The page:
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Al-and-Nancy-Young-(Full-color)

 

Al and Nancy Young

Inspirational literature and creative design influence this richly eclectic home

By Ashley Dickson

The Youngs are artists, writers, builders, bakers, readers, gardeners, musicians and collectors — and each of these talents is reflected in their Orem residence.

But the one thing that has influenced their home more than anything else is literature. Al and Nancy Young started collecting books long before they met each other, and then they raised their three children on daily doses of reading.

The goal has never been to race through a book and move right to the next. Instead, the family uses the influence of writing to create lovely surroundings  — from their home décor to the dinners they eat to the courtesy they show one another.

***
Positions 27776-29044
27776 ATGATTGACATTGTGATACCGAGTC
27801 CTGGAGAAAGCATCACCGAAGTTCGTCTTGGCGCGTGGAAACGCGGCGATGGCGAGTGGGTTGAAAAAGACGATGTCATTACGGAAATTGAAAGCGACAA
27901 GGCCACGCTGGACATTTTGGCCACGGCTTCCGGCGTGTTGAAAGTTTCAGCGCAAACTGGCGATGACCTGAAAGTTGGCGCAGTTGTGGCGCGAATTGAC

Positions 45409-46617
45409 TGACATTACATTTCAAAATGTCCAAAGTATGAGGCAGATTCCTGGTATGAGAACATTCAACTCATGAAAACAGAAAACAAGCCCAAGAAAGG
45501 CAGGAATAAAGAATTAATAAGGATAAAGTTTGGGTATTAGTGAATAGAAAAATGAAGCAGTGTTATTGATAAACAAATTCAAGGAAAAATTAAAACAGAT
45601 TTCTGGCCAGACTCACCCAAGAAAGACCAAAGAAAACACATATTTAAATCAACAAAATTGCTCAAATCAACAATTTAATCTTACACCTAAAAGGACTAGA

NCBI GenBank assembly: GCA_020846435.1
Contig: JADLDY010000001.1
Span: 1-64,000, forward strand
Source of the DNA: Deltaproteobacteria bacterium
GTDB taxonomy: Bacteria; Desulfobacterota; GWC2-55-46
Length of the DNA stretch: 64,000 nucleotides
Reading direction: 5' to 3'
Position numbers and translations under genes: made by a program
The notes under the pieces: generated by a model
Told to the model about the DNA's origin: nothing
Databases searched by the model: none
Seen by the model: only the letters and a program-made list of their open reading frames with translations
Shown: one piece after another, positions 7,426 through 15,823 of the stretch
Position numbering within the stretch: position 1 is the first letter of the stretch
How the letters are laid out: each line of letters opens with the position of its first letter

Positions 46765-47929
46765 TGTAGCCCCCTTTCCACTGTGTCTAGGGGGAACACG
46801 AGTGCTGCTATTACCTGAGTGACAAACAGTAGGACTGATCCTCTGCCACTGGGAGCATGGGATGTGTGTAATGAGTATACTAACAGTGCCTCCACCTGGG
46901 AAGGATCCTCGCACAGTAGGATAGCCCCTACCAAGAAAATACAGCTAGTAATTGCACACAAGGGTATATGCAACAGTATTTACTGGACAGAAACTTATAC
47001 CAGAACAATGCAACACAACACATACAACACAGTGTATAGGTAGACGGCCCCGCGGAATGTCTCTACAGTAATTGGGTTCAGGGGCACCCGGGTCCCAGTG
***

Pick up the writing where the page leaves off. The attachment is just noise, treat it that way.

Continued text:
In 2001, the Youngs launched a publication — “The Storybook Home Journal” — to help others integrate literature into their lives. Featuring decorating and gardening tips, recipes, art and music, the journal takes shape from their own storybook home.

piano-remodeled

Al’s parents bought the 1930s Wurlitzer upright decades ago, when it was a simple, minimalist instrument.

“We’ve totally embarrassed it now,” Al says. “The piano is on its third finish.”

The most recent update turned the piano into a fanciful Victorian piece. The original piano legs were removed to make way for table legs left over from another project. The Youngs built and added side shelves, sheet music holders and an ornamental music stand, then painted the entire instrument. Hand-drawn rose blossoms and flax shoots embellish the piano, and elegant gilding adds a finishing touch.